Thursday, April 30, 2015
One Year with the Leica Summilux 50mm f/1.4 Asph
I’ve read a ton of reviews on lenses – some very technical, some very practical – this review will be neither. I’m not a photography expert and certainly not a lens science expert, but I know what works for me and what doesn’t and I wanted to explain the merits of the astounding Leica 50mm Summilux… before I change it for the 50mm Summicron Apo Asph.
The Leica 50mm Summilux is without a doubt the most perfect lens I have owned in ten odd years of serious photography. I started out in photography with an average SLR and average lenses shooting average landscapes. I did this for years until I discovered street photography and then quickly discovered that SLR’s were not the right tool for this genre. This led me to Leica and their awesome range of lenses. At this point I should explain that although everyone talks about Leica camera bodies (which I believe are the very best in 35mm photography), it’s actually Leica lenses that most people choose Leica for. Leica lenses are amongst the very best glass money can buy, if not the best. I can talk with some authority here as I have owned lenses from various manufacturers including Nikon, Canon, Voigtlander, Fuji, Olympus, Zeiss and of course Leica. The first two mentioned I believe to be the worst and the last two mentioned I believe to be the best.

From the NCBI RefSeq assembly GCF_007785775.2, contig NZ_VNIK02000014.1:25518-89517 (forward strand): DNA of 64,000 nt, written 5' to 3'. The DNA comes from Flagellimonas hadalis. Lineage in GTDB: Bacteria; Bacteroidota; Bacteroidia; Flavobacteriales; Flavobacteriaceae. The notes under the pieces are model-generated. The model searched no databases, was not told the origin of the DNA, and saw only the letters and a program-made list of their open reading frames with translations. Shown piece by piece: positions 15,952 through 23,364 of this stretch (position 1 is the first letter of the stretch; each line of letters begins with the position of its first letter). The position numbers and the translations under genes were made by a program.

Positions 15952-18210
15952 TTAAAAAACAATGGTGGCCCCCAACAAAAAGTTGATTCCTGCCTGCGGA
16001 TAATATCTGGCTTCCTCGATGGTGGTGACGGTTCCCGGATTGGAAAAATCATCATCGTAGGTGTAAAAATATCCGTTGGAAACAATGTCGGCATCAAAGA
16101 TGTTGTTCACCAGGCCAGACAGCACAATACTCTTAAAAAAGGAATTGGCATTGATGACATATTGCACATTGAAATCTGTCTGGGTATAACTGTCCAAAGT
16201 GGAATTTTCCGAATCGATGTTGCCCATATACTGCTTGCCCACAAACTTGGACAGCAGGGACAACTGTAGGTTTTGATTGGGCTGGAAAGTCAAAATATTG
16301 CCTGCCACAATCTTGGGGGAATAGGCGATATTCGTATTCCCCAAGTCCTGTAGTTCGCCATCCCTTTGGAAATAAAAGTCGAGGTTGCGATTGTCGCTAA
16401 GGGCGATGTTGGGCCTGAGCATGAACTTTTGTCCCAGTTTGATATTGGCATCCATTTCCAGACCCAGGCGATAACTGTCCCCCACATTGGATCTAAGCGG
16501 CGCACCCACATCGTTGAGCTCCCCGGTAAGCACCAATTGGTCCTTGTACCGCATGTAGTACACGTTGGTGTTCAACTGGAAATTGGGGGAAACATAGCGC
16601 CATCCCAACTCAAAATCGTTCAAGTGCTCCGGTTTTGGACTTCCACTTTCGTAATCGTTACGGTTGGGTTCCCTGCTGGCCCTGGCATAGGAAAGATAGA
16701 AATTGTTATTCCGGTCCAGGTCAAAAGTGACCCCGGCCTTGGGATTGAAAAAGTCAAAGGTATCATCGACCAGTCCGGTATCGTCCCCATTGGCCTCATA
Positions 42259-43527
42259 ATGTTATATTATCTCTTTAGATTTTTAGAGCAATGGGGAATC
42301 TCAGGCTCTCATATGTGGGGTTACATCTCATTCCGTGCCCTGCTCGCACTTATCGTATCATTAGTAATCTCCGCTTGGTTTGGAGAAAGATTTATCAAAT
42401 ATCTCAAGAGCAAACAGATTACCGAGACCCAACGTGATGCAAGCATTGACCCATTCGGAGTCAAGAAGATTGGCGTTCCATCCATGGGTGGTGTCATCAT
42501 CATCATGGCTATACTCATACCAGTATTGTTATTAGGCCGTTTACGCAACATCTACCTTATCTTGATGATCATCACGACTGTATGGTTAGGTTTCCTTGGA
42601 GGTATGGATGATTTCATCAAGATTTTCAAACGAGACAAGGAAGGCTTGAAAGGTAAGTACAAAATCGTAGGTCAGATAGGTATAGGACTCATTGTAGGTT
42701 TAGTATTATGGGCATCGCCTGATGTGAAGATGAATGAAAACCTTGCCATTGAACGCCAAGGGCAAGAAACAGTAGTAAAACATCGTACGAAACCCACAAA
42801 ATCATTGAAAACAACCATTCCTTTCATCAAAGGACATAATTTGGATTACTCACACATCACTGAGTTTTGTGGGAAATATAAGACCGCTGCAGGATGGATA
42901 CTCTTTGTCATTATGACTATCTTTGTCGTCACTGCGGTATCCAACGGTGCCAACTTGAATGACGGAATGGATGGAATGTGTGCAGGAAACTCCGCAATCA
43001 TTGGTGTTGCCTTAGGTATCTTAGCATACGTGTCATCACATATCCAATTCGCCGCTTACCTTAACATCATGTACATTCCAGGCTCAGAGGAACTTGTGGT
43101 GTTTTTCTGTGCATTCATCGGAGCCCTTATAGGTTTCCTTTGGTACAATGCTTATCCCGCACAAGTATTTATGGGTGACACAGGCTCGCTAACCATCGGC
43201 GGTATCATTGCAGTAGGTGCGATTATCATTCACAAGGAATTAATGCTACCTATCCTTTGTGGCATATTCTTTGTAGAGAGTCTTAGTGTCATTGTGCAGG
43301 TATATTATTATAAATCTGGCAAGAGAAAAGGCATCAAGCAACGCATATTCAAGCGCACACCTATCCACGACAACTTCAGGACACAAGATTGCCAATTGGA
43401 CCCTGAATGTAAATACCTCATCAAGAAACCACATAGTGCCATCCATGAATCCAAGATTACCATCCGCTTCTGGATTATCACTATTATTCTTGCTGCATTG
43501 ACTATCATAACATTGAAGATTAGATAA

On the Leica M9 and M Monochrom, I have shot almost solely with Leica’s 50mm Summilux Aspherical f/1.4. I choose 50mm for street photography purely because it feels right for me, not because scientifically it is the closest reproduction of what the human eye sees, just because it feels natural, it’s easy to frame and i’ve never been a wide angle fan.
The 50mm Summilux is a small and extremely robust lens which, when fitted to an M rangefinder, feels solid, perfectly weighted and stealthy. It has a focus tab and riveted focus ring which allows you to choose between traditional rangefinder focusing or SLR lens focussing or a combination of both. Little details like this are very important to me. As a street shooter, focussing needs to be fast and accurate.